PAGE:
Jazzablanca Festival 2013 Casablanca, Morocco March 30April 4,2013 A chronological scan through the list of artists who have played in jazzablanca Festival for the last seven years reveals a strong wish to improve and position the event as a leading jazz festival in Morocco, beside Tanjazz in Tangiers and jazz au Chellah in Rabat. Indeed, each year has been marked by the appearance of a great jazz figure: guitarist Al Di Meola
Meanwhile, off events were programmed downtown in one hotel and five restaurants converted into jazz clubs, in addition to jazz workshops for young students organized at the FOL (Fédération des Oeuvres Laiques). The objective was to transform Casablanca into a booming centre for jazz during the days of the festival.
The main concerts took place in the Hippodrome (racecourse) of Anfa. Characterized mostly by green spaces and a beautiful view over Anfa's golf course, the Hippodrome offered a relief to the audience, alongside a VIP space, dedicated to cocktails and concert preludes.
On Friday evening, April 30, Melody Gardot opened the festival. The audience knew beforehand that you do not necessarily need to be a jazz specialist to like Gardot's music, and was rather ready for the show and the musical voyage upon which Gardot was about to take them. Starting in Brazil with "Mira," Gardot mashed up fast rhythm with Samba influences. Up to Capo Verde, she "kissed the sky for Cesaria Evora" with a rhythmic rendition of "Sodade," then northwest to Paris with "Les Etoiles," played essentially with Manouche style guitar strings. Still with guitar, but in a flamenco fashion, Gardot moved south to Spain with "So We Meet Again My Heartache," then back to Brazil, closing the concert with "Lemanja." Gardot encored with an intimate version of "Over the Rainbow," accompanied by Stephan Braun, who grappled his cello like a guitar to release some smooth sounds.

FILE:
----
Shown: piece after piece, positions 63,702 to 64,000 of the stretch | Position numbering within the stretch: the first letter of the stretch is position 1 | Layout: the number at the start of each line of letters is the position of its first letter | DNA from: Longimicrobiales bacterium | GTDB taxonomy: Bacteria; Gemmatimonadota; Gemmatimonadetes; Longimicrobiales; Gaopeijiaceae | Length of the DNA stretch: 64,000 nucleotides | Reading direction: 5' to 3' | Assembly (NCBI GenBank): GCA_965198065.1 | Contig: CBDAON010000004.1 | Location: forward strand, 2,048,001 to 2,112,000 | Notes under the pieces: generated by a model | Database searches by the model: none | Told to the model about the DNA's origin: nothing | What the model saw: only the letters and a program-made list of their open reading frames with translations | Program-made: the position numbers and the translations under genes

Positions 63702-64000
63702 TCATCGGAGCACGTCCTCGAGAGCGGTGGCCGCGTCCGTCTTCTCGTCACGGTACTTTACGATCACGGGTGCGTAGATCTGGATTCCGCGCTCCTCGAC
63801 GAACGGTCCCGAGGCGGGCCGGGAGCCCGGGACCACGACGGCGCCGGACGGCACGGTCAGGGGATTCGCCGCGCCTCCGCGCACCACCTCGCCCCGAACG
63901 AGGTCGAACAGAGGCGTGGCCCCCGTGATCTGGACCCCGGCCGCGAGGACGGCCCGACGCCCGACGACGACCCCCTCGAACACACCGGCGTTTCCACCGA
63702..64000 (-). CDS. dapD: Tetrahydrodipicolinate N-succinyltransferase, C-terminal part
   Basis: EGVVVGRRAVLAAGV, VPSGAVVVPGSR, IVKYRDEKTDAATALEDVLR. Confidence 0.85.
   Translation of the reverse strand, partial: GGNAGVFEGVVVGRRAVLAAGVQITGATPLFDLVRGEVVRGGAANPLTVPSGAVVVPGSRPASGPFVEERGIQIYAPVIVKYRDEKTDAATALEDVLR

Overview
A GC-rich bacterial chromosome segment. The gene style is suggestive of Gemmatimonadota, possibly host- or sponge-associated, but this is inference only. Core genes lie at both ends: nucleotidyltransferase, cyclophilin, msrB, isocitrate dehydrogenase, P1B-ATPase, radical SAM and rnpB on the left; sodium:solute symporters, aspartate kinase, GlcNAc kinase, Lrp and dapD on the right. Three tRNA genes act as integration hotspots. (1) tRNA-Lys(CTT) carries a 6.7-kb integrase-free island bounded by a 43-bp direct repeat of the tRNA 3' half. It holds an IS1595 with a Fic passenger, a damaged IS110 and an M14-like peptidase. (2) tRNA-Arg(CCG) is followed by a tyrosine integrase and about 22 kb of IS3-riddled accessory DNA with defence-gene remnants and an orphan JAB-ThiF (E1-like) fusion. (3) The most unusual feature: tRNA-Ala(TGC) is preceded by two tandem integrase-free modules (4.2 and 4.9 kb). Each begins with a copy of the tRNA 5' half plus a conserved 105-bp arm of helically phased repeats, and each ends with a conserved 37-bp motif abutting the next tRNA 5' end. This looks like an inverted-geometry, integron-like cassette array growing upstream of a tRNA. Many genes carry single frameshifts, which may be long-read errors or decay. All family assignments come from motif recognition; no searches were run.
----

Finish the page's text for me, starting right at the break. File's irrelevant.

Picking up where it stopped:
On the second day, another female voice reverberated throughout Anfa's complex: Dani Klein. At the age of 60, Klein is still heading Vaya Con Dios with the same heated passion, though she confessed that this world tour is the last before her retirement. Overbooked, the concert promised amazing feedback from the audience; and indeed dancing, clapping, and singing all throughout the concert was part of the show. Vaya Con Dios' songs were all classics along with which the audience was ready to sing along. "Johnny," "Puerto Rico," "Just a Friend of Mine," "Je T'aime, Je T'aime..." and the final tune, "Nah Neh Nah," for which Klein asked the audience "to go crazy" and which was considered, by general consensus, to be one of the biggest highlights of this year's festival.
April 1 was by far a different date for jazz aficionados. Singer/oudist Dhafer Youssef was expected to play and sing a worldly jazz, yet one which combined oriental sufi airs with rock beats. His bliss-manifesting voice offered the audience another perspective on avant-garde jazz, where ascending music accompanied by climatic solos sounded like a mystic voyage. Youssef played mostly titles from Abu Nawas Rhapsody (Jazzland, 2010), specifically "Les Ondes Orientales," "Sura," "Ode Suite Profane," and "Khamriyyat Abu Nawass." The audience couldn't help but applaud Youssef's songs through an unconditional frenzy, spurred by the electric and very harsh playing of the skilled musicians accompanying Youssef: drummer Chander Sardjoe